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Murcia City

Murcia is the seventh largest city in Spain and is located on the Segura River in the south east of the Iberian peninsula. It is noted for its mild climate and hot summers. The city is often called Europe’s orchard due to its long agricultural tradition and producer of fruits, vegetables and flowers. Murcia is surrounded by two mountain ranges, the Sierra de Orihuela and the Cresta de Gallo, with the city itself being divided into eastern and western areas by a series of mountain ranges.

Murcia claims to have an average of more than 300 days of sun per year, but when it rains it can get a whole years-worth in just a couple of days. Winter high temperatures can be around 16c to over 35c in the Summer months.


Murcia flourished in the 18th century, benefiting greatly from a boom in the silk industry, with many of the modern city's landmark churches and monuments dating from this period. That was to be followed by nearly a century of unfortunate mishaps. In 1810 Murcia was looted by Napoleonic troops. Then it suffered a major earthquake in 1829, when according to contemporaneous accounts, an estimated 6,000 people died from the disaster's effects across the province.


Murcia has been the capital of the Province of Murcia since 1838. More details of the Murcia Province can be seen here.

Some of the most interesting sights in the city are the Cathedral, the Bishop's Palace, The Glorieta - a pleasant, landscaped city square, Santa Clara monastery, the Malecón boulevard, Romea theatre, Almudí Palace, Monteagudo Castle, Salzillo Museum, plus much more.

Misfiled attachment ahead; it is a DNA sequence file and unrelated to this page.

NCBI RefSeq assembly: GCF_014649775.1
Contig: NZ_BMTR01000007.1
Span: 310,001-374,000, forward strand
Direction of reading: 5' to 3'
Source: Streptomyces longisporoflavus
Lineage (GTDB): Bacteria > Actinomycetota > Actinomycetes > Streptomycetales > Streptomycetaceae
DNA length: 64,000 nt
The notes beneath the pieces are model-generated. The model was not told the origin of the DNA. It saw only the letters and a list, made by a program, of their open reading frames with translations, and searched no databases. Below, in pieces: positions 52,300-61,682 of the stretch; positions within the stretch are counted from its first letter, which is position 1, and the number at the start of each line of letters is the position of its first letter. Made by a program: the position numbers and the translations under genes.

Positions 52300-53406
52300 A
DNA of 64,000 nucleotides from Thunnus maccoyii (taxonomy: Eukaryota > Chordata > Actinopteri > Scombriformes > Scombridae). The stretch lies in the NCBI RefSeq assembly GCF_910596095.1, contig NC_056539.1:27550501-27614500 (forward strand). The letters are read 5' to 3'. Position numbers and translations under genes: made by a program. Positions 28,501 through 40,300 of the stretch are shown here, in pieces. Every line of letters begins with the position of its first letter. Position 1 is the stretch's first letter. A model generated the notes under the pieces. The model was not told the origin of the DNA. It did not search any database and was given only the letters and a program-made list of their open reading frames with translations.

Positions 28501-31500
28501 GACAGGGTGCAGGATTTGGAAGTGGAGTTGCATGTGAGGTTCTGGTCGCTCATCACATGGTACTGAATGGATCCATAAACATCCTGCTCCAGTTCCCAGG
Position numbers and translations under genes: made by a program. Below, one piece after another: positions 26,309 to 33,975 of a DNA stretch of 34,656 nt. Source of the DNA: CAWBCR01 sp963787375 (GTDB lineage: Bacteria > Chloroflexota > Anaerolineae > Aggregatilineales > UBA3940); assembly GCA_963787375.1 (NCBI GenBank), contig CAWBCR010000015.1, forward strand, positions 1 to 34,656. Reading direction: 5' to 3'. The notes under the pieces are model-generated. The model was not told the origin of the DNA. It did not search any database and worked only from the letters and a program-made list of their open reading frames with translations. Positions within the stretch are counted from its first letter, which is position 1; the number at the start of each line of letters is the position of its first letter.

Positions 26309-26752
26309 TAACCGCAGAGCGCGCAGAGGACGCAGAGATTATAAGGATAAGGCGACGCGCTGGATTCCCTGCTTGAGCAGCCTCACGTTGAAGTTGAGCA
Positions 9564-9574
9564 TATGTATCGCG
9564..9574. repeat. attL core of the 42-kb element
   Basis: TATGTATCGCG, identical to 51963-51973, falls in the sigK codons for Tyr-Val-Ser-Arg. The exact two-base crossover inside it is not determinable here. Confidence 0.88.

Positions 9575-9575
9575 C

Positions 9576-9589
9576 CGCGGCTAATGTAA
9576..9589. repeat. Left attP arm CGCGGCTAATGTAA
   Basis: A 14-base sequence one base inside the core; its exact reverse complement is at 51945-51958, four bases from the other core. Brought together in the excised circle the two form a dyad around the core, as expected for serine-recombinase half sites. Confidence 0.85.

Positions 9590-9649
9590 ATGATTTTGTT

Transportation to and from, and in and around the city is a big feature.

The Bus service is provided by LatBus, which operates the city buses and other interurban services.

There is a tram service managed by Tranvimur. This convenient means of transport is currently being expanded by a number of other routes.

Train connections to Murcia are provided by RENFE. The railway station called Murcia del Carmen, is located in the neighbourhood of the same name. Several long-distance lines link the city with Madrid, through Albacete, as well as Valencia, and Cataluña up to Montpellier in France. Murcia is also the centre of a local network. The local lines called Cercanias connects the city to Alicante, and another from Murcia to Alcantarilla, Lorca and Águilas. It also has two regional lines connecting it to Cartagena and Valencia.

Murcia's Airport is called 'Murcia-San Javier Airport' and is located close to the town of San Javier, 45 kilometres (28 miles) southeast of Murcia. There is also an airport at the neighbouring city of Alicante 70 kilometres (43 miles) from Murcia. Furthermore, and a new airport under development near the town of Corvera, 23 km from Murcia. The new International airport of the Region de Murcia will be privately owned, and be used mainly at low-cost airlines.
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My Place in the Sun